How We Got Sophie

My beloved Maggie took her trip over the rainbow bridge Thursday, June 9, 2016. We consulted with her vet, Dr. Laurin Sanderlin, a wonderfully compassionate, Christian woman, for about 45 minutes. While Maggie was on the exam table. She couldn’t sit up becuase of the terrible pain in her back joints. She laid down but was clearly in pain. She couldn’t get comfortable. 

Dr. Sanderlin and Joyce left the decision of life or death up to me. Maggie was 11 1/2 years old. That’s 77 in dog years. She had had severe pain for several months in her hips and also had Cushing’s Disease which caused incessant thirst and hunger. The X-rays revealed that her hips were bone on bone. Maggie had never had a bad day in her life. She was always happy., loved, and cared for like the queen she was. Selfishly, I wanted to keep her a little longer. I felt helpless as I looked at her loving me back with those eyes now looking pained as if to say, “Help me. You’ve got to help me”. But, there was nothing I could do, nothing further Dr. Sanderlin could do, and nothing my wife could do. I had to release her. It was a hard decision, but I had to push my emotional love for her aside and let reason prevail. I had to do what was right for Maggie. I loved her enough to do that.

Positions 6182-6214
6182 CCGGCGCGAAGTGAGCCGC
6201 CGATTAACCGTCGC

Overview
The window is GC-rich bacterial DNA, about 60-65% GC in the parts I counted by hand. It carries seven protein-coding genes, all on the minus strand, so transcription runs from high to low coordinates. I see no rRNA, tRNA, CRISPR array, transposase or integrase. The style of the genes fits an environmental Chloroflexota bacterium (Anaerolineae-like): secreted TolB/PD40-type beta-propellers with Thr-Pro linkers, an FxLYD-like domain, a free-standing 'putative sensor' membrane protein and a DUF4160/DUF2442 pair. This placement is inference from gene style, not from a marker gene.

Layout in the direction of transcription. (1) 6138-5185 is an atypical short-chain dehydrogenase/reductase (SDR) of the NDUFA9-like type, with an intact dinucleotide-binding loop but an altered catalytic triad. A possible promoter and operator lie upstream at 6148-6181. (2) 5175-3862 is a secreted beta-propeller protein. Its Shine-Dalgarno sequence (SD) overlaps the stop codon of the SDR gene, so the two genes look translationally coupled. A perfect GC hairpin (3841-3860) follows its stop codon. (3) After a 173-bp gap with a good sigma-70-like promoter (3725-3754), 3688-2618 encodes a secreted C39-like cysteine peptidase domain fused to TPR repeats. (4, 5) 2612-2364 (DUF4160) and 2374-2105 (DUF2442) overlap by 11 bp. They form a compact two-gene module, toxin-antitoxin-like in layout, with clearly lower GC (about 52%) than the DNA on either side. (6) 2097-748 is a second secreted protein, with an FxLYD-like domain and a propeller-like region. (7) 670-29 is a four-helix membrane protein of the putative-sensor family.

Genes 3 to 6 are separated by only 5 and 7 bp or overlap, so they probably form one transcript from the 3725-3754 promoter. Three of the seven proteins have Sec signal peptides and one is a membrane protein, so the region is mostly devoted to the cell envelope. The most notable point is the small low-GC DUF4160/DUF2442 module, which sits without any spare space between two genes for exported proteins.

Tears welled up in our eyes as the doctor injected Maggie with the drug that would put her to sleep. It didn’t take long. Joyce and I bent over and gave her a kiss. I stroked her and lovingly told her, “I love you. I’m right here. I’ll see you in the other side. You’re going to be free from pain and can bark, run, and jump through the Elysian Fields. When I get there, I’ll throw the ball for you, and you can fetch it. You can herd me as we take our walk through the grass. We will have good times again. 

She looked at peace lying there on the table sleeping. Then it was time to inject the kill drug. Her breathing slowed and came to a stop. She was gone. That quick! Dr. Sanderlin handed me a box of tissues. I wiped my eyes. Joyce took a tissue and wiped her eyes too. I tried to force myself not to lose control. 

After she crossed the bridge, Dr. Sanderlin said that I made the right decision. Her words were assuring and comforting. 

Maggie was my constant companion, counselor, lifted me when I was depressed, understood me, loved to swim in the pool with us, slept with us , loved to go on trips with us, enjoyed handouts from our table, and played catch with me before it became too painful for her to run. She was my true and loyal friend and enriched my life abundantly. I even taught her to howl! She always greeted me at the door with the Sheltie circle of love and welcome home bark. 

It was eerily quiet that morning when we came home without Maggie. I couldnt stand it. 

She was a blessing from the Lord. I received consolation from John Wesley’s marvelous sermon, “The Redemption of Animals.” I have comfort knowing she is running and playing over there without pain and waiting to welcome me again with her Sheltie circle of love and welcoming barks when I join her we’re together again.